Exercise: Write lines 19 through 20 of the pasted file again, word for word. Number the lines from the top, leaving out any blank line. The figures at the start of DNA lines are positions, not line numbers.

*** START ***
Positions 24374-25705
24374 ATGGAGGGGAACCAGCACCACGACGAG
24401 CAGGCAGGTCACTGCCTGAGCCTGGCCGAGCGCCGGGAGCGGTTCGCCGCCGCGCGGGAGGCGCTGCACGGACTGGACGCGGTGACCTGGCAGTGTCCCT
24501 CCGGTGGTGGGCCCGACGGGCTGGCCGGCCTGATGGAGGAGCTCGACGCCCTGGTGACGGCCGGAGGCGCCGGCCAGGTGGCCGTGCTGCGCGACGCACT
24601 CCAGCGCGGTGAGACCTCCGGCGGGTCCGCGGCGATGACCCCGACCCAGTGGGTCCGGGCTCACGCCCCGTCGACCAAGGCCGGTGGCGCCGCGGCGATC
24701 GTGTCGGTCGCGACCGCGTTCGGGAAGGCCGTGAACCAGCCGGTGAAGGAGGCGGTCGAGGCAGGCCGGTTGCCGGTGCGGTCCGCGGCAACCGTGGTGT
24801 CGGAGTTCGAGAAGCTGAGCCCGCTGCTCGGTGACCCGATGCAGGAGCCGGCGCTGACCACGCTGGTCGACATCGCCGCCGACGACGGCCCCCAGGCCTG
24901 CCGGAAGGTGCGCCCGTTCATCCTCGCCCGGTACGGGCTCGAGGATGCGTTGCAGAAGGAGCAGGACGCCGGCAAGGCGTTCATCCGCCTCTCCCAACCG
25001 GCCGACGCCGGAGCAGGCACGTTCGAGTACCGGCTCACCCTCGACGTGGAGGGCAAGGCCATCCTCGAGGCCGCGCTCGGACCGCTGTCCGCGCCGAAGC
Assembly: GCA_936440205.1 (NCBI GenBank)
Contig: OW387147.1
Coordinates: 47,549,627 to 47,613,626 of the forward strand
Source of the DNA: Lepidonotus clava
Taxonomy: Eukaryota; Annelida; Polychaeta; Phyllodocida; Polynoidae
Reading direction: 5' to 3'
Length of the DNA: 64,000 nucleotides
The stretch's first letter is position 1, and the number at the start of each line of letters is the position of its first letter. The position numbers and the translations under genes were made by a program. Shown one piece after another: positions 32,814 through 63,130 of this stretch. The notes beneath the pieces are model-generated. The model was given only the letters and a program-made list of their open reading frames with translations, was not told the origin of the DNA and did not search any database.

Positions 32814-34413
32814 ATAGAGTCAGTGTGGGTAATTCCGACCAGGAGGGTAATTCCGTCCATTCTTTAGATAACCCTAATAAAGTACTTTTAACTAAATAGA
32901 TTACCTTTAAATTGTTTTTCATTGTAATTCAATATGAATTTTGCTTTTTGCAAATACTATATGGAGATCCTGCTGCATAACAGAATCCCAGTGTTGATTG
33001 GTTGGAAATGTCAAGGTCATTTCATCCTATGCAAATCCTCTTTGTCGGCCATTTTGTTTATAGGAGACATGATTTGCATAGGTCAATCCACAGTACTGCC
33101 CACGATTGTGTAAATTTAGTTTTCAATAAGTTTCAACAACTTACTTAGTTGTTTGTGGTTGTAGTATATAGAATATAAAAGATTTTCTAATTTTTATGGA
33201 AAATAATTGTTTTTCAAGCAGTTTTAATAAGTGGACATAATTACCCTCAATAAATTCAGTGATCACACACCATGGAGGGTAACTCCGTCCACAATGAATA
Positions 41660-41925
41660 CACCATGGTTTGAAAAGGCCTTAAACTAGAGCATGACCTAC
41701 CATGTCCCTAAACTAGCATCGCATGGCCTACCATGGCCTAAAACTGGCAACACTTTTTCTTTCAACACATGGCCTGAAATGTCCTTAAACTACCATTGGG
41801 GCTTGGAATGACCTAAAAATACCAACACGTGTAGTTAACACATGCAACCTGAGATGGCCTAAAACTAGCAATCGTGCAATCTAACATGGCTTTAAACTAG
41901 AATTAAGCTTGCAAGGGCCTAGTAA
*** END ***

32814 ATAGAGTCAGTGTGGGTAATTCCGACCAGGAGGGTAATTCCGTCCATTCTTTAGATAACCCTAATAAAGTACTTTTAACTAAATAGA
32901 TTACCTTTAAATTGTTTTTCATTGTAATTCAATATGAATTTTGCTTTTTGCAAATACTATATGGAGATCCTGCTGCATAACAGAATCCCAGTGTTGATTG